Review: Babette's Feast, Print Room at the Coronet
That was May in London theatre-land - casting, transfers, an anniversary and another bumper crop of thesp spots

Review: An Octoroon, Orange Tree Theatre or this is why I go to the theatre

An Octoroon - Orange Tree Theatre - publicity photo by The Other RichardThe first thing I have to say is 'thanks' to @mildlybitter. I'd not heard of An Octoroon or Branden Jacobs-Jenkins but she recommended his play which is having its European premiere at the Orange Tree Theatre in Richmond and I'm so glad she did.

Jacobs-Jenkins has taken Dion Boucicault's 1850s play but made it a play within a play by putting both himself, played by Ken Nwosu, and Boucicault (Kevin Trainor) into the story. But more than that. They talk directly to the audience, argue with each other and also play several of the characters in the original play. It's brilliantly Brechtian, meta and, with a Bre'r-rabbit running around, surreal but I'll come on to all that.

In Boucicault's The Octoroon George (Nwosu) returns home to Louisiana from Paris to find Terrebonne, the plantation he has inherited is about to be repossessed. Local heiress Dora (Celeste Dodwell) fancies him and marriage to her could secure the plantation - and the slaves it keeps. But George has fallen for Zoe (Lola Evans) the illegitimate daughter of his uncle from his relationship with a slave who has been brought up as part of the family.

The villain of the piece is wealthy Jacob M'Closky (also played by Nwosu) who wants Zoe for himself despite her having spurned his advances. M'Closky intercepts a cheque which could save Terrebonne and also discovers something about Zoe's legal status which he decides to use to his advantage.

Jacob-Jenkins gives extra voice to the slaves and introduces the idea of cultural bias and stereotypes by framing the play as a response/result of a therapy session. He has black actors white up, white actors black up and Trainor reds up to play a native Indian (and a character who just happens to have sunburn).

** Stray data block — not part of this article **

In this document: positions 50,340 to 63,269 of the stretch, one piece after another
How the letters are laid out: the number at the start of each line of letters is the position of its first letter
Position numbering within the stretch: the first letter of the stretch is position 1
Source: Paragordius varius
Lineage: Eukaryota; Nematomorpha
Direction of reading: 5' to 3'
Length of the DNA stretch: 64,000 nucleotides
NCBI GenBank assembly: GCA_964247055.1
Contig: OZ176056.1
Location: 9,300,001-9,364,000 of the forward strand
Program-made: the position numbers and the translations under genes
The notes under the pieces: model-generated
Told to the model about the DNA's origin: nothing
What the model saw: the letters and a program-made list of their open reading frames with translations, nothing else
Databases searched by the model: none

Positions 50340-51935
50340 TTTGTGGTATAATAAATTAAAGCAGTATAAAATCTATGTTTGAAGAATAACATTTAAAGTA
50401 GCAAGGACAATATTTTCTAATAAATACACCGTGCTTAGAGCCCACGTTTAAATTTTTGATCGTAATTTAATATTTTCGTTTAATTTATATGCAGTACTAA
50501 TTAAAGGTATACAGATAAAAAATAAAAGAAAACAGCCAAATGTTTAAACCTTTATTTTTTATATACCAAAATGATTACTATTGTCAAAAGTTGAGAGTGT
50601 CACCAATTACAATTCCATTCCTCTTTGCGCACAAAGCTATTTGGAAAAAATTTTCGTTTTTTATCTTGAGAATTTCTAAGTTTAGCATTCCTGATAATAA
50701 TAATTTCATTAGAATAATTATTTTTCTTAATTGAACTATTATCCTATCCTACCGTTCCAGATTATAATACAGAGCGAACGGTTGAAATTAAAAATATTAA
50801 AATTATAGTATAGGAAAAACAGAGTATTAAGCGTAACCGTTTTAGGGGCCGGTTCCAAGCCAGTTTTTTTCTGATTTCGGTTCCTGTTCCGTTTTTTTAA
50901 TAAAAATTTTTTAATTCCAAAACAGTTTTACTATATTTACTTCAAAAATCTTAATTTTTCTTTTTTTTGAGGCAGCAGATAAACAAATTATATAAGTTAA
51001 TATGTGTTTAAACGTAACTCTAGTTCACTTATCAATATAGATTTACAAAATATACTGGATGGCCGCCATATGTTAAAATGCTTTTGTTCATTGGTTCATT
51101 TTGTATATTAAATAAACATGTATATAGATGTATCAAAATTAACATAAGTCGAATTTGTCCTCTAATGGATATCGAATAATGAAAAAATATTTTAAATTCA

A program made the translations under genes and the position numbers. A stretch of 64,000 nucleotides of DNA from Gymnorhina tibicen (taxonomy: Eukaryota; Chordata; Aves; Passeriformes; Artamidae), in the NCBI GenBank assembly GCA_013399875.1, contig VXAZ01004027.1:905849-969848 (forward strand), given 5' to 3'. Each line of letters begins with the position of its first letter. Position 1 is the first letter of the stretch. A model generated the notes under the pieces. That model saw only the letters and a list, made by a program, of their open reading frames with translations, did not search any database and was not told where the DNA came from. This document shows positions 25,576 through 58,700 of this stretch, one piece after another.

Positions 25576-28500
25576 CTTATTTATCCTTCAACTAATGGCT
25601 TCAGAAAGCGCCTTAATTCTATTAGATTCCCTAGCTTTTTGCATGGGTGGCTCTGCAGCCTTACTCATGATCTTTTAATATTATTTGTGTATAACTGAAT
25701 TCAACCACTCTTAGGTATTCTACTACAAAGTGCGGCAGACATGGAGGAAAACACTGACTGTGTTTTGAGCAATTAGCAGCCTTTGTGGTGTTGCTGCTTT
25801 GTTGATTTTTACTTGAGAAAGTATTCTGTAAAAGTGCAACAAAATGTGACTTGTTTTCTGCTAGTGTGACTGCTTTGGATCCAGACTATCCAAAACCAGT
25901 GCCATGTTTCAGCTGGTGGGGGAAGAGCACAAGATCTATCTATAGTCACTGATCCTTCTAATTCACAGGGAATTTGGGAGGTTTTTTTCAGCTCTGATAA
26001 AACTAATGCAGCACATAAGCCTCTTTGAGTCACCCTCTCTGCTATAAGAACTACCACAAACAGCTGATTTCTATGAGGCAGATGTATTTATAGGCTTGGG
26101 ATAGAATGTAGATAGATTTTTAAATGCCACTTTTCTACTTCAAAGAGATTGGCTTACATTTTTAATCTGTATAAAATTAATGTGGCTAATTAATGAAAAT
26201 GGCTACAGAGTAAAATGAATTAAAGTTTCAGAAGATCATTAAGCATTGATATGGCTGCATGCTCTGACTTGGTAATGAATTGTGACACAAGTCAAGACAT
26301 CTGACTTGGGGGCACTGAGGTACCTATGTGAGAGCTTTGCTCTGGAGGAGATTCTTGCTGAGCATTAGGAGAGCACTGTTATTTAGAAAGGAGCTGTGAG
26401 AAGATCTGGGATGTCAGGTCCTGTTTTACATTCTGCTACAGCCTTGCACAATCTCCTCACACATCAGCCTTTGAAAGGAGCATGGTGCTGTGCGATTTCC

He slaps you in the face but it is also a play laced with subtlety. You can't help but react - whether it is laughter, a gasp, empathy or a feeling of suspense - but then neither can you help questioning your reactions. In its very essence, it is a play of extremes and contrasts. It is brutal and funny. It is playful, challenging, ridiculous and deadly serious. He points out the plot-holes of the original play and yet defies the same logic by giving us conversations between 19th and 21st-century playwrights. He gives us a metaphorical Bre'r rabbit, points out what is coming up and yet still surprises.

I could write thousands of words and still not feel like I was doing An Octoroon justice so I'll just say it is plays like this that remind me why I love going to the theatre and why I need to go to the theatre.

It's at the Orange Tree Theatre in Richmond until June 24, it's 2 hours and 35 minutes long including an interval and I'm giving it five stars. Go and see it.


Some extras:

The Orange Tree's Literary Associate Guy Jones recorded a podcast with Branden Jacob-Jenkins which you can listen to here.

And Branden Jacob-Jenkins has another play coming to London. Gloria is playing at Hampstead Theatre - 15 June to 22 July - and I can't wait.